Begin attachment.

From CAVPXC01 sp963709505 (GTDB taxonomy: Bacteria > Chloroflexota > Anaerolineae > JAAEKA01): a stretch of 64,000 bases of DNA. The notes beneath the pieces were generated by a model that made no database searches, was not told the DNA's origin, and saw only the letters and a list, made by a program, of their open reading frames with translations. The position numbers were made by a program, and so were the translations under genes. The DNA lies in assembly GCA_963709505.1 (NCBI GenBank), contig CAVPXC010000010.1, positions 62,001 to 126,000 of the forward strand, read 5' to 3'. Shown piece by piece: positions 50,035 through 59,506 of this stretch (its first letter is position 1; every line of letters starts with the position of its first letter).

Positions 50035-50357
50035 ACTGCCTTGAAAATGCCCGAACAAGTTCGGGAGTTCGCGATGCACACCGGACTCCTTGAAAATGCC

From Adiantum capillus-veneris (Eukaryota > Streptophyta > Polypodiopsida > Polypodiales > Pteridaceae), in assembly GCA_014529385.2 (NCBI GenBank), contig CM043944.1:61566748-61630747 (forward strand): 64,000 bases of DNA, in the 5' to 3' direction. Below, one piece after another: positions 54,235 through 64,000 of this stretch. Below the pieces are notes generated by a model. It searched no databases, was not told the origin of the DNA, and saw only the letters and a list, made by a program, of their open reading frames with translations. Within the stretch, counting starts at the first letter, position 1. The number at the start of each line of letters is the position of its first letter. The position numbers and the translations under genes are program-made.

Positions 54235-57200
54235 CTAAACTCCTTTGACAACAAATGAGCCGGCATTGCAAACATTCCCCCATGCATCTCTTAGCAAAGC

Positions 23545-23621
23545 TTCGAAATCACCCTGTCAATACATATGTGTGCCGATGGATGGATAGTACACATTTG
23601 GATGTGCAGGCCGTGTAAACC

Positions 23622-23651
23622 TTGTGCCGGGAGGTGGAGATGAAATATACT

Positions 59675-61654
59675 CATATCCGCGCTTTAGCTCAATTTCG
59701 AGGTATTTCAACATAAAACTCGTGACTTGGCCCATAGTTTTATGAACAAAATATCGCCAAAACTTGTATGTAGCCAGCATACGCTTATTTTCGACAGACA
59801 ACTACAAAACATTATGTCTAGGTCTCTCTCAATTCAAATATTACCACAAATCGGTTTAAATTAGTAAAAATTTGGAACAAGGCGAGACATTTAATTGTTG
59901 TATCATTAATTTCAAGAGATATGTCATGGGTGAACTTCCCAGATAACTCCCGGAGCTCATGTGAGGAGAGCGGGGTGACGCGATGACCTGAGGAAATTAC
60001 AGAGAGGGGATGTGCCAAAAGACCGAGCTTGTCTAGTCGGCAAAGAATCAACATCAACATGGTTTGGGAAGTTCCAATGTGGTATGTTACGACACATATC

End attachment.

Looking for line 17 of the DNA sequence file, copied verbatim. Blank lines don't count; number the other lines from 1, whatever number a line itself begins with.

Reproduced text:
60001 AGAGAGGGGATGTGCCAAAAGACCGAGCTTGTCTAGTCGGCAAAGAATCAACATCAACATGGTTTGGGAAGTTCCAATGTGGTATGTTACGACACATATC